Q. You have noticed several of your colleagues playing online games at work. Does this mean they are slacking off'
A. Not necessarily. Kathleen Hall, chief executive of the Stress Institute, a research organisation in Atlanta, said that just as some employees might gather at the water cooler for periodic breaks, other employees may engage in brief online game sessions as a way to recharge.
“We all love rewards,” Hall said. “Knowing you can play a game for 10 minutes if you accomplish certain tasks is a great way to motivate and get things done.”
Q. How many people are playing online games at work'
A. A 2006 study by Forrester Research estimated that four of every 10 adults in North America played online games. This summer, a survey of more than 7,000 randomly selected people by PopCap Games, a game developer in Seattle, indicated that 24 per cent of respondents said they played such games at work.
Jim Greer, founder and chief executive of Kongregate, an online game company in San Francisco, said its statistics indicate that peak game times are in the middle of the workday. Greer said that the site topped out at 8,00,000 users around 1 pm each day, and added that the site registers a significant drop-off in traffic after 5 pm. “We don’t know for certain that all of those people are at work, but most people work between the hours of 9 am and 5 pm,” he said. “You do the math.”
Q. Why have workplace games become so common'
A. Easy access, for one. Many Windows-based computers come standard with solitaire games like FreeCell. The Internet offers hundreds of other choices — from Sudoku to no-stakes poker to role-playing games like World of Warcraft, and many of these are free.
Online games in the workplace also seem to be driven by an influx of younger workers. Ken Kerr, chief executive of Kettley Publishing, a software company in Newport Beach, California, said that because many twenty-somethings grew up around Nintendo GameCubes or Sony PlayStations, they were more likely to play games as a diversion at work.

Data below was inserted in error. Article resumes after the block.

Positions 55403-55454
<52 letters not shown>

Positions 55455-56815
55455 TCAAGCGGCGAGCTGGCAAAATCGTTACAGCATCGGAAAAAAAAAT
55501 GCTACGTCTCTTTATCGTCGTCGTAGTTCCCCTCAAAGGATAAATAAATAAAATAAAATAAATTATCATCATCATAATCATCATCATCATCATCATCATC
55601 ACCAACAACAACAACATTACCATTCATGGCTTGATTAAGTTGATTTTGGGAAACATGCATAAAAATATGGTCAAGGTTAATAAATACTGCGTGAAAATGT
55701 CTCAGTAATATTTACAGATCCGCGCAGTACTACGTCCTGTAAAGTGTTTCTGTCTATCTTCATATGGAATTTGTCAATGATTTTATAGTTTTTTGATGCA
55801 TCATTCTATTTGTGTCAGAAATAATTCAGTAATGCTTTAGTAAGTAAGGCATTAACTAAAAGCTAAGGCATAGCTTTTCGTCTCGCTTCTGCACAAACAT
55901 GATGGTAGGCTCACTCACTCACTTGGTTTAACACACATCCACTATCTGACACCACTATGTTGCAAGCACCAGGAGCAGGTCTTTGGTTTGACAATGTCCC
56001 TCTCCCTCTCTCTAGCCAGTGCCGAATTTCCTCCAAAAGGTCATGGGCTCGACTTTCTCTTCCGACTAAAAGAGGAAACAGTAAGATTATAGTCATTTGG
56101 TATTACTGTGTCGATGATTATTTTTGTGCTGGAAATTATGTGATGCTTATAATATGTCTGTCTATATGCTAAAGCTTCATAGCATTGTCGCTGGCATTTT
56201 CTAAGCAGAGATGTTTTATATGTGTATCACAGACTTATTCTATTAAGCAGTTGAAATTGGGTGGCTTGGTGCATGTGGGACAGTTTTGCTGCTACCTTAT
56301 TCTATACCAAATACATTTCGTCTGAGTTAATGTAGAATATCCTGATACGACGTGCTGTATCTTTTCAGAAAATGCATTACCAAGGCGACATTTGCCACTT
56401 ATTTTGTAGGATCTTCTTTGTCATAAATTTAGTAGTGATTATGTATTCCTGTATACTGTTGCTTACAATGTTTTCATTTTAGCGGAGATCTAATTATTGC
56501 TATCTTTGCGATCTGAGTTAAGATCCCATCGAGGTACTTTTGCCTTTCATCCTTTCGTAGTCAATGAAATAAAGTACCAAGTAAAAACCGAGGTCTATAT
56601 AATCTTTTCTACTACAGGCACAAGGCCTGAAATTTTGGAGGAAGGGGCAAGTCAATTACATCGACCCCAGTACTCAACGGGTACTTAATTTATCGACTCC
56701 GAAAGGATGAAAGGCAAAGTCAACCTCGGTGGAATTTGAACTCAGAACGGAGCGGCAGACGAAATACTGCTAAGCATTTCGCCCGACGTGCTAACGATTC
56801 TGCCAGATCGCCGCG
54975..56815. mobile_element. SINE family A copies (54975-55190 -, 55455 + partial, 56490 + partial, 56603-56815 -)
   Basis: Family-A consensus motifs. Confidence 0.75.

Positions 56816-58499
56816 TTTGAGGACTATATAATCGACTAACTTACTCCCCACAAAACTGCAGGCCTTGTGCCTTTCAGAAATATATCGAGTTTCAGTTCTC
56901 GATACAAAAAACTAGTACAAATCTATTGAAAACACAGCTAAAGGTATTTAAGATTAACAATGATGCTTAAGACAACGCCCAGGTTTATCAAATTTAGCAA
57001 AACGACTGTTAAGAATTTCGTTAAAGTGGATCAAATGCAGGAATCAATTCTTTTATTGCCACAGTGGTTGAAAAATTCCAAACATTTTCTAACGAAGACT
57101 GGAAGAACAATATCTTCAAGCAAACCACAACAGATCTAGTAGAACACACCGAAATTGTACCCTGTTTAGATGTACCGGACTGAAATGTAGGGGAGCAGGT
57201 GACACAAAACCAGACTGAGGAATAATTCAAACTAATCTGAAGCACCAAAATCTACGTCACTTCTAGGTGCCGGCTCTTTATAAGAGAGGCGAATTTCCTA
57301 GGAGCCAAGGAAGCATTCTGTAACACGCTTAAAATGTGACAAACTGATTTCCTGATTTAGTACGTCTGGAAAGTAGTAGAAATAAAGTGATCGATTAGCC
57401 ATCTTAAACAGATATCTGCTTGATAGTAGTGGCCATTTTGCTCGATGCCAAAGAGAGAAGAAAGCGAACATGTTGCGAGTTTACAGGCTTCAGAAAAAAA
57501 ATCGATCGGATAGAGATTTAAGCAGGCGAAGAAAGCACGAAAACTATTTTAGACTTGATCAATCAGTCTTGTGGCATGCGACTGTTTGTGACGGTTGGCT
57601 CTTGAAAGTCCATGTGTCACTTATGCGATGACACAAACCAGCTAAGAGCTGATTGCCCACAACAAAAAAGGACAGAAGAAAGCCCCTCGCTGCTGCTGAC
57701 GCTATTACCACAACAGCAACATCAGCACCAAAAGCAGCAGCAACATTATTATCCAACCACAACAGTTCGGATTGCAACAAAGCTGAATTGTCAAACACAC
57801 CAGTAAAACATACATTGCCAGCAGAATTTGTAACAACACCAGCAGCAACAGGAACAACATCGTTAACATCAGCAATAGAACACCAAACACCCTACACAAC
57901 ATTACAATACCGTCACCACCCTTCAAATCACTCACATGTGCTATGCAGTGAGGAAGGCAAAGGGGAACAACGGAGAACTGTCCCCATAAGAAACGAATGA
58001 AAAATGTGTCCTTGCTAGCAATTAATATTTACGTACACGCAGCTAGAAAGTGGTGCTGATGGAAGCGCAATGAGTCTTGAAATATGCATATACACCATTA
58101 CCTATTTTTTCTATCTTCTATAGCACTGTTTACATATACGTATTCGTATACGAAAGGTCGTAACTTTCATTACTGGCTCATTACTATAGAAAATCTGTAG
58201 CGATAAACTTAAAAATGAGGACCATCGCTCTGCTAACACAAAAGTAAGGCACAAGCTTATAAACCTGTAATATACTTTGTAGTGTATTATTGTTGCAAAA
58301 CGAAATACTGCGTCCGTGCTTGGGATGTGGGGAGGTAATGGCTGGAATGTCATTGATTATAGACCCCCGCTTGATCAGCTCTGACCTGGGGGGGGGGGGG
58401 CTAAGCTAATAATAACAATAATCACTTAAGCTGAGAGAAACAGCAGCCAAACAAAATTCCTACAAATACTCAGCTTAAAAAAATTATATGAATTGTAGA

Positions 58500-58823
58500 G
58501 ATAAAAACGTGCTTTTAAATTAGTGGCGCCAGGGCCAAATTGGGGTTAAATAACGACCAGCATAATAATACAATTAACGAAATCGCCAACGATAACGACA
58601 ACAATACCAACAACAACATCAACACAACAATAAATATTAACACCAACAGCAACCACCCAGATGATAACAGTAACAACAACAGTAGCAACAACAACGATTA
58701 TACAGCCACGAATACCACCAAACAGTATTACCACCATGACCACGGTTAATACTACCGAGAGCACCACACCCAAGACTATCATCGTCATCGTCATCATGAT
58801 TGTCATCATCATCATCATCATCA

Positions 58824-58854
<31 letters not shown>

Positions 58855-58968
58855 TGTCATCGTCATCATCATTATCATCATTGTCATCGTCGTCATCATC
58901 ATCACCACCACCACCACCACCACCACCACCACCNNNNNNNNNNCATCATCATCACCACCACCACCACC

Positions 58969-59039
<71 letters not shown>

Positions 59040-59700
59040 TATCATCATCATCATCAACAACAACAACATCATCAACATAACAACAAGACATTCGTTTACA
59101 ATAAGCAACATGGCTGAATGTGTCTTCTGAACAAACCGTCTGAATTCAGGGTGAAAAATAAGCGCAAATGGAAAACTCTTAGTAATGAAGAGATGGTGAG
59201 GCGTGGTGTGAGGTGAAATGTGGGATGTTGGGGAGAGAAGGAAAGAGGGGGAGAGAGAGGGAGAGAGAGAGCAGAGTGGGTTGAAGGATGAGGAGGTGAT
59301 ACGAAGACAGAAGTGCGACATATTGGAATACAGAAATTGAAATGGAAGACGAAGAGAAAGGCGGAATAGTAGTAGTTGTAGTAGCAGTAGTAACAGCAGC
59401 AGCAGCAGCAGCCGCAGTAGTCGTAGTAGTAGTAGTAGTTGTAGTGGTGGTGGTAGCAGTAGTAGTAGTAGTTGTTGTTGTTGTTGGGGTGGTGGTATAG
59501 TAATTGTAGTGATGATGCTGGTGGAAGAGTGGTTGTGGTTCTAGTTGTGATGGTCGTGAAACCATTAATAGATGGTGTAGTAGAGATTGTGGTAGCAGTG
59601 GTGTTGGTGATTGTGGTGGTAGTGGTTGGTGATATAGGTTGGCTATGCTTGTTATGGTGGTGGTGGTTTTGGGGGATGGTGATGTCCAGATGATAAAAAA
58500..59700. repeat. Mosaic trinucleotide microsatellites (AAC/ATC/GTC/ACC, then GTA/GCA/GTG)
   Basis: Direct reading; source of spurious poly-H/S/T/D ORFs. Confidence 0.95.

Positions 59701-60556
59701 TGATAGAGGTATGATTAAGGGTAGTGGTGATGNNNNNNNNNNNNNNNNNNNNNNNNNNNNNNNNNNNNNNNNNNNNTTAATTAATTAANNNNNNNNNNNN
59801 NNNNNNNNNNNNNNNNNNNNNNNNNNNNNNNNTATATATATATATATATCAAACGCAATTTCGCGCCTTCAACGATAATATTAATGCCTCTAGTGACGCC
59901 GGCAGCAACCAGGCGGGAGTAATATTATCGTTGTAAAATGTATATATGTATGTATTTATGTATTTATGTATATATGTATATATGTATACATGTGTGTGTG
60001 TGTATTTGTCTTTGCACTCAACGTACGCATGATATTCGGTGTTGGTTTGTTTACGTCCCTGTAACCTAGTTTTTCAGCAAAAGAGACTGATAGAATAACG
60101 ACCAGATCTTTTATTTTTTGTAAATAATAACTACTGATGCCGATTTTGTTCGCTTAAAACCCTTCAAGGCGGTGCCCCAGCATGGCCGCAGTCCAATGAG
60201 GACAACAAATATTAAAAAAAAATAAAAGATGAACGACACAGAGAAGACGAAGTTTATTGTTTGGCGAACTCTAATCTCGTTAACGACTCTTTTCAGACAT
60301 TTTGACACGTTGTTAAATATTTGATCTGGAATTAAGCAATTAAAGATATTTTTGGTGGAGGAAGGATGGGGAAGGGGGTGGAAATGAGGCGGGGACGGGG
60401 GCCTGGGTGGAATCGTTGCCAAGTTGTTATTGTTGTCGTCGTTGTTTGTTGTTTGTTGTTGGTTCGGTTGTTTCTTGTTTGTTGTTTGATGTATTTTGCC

“Games are the norm for Generation X and Generation Y,” Kerr said. “Today, this is the way they live.”
Q. How have businesses responded to the trend'
A. Some companies forbid game-playing. Others have not taken a firm stance or have decided to allow some games but not others, using Internet filters to block access to some sites.
Simeon Spearman, an analyst at Social Technologies, a consulting firm in Washington, said a handful of companies had embraced the trend by setting up separate game areas.
Spearman cited Critical Mass, an interactive services firm in Calgary, Alberta, as one company that has established an entire room devoted to gaming.
He said that other businesses, including Google and the Washington law firm Banner & Witcoff, have recently done the same.
“It’s the modern-day spin on the ordinary break room,” Spearman said. “The idea is to develop a place where employees can interact with their co-workers, compete and have a short little spurt of excitement during the workday.”
Q. What are the drawbacks of these games at work'
A. For people with certain types of obsessive personalities, games can become addictive. For others, abusing the privilege of playing online games at work could start a pattern of procrastination or a recurrent struggle to concentrate and fulfil day-to-day responsibilities.
Alan Allard, president of Genius Dynamics, a training and development company in Lawrenceville, Georgia, said excessive game-playing could also hurt a worker’s reputation, particularly among colleagues who refrained from games.
“There will be people observing every move you make,” he said. “No matter what the reality might be, playing games online at work will be perceived by others as neglecting work and not being engaged.”
In some cases, particularly when users must download software to play, games can wreak havoc on a corporate network, sapping bandwidth and slowing overall performance considerably.
Q. In general, how much game-playing at work is too much'
A. That depends on the employee. For salaried workers who put in 12-hour days, it may be perfectly acceptable to take three or four breaks to stay sharp. For hourly employees, however, spending more than 10 or 15 minutes playing games at work might constitute underperformance.
John C. Beck, co-author of The Kids are Alright: How the Gamer Generation is Changing the Workplace (Harvard Business School, 2006), says that when it comes to workplace games, moderation is important.
“What might be too much for one employee may be just the right amount for someone else,” said Beck, who is also the president of Northstar Leadership Group, a management consulting firm in Phoenix. As long as employees can get their work done and do not break office rules, he said, “I don’t see much harm in it every now and again.”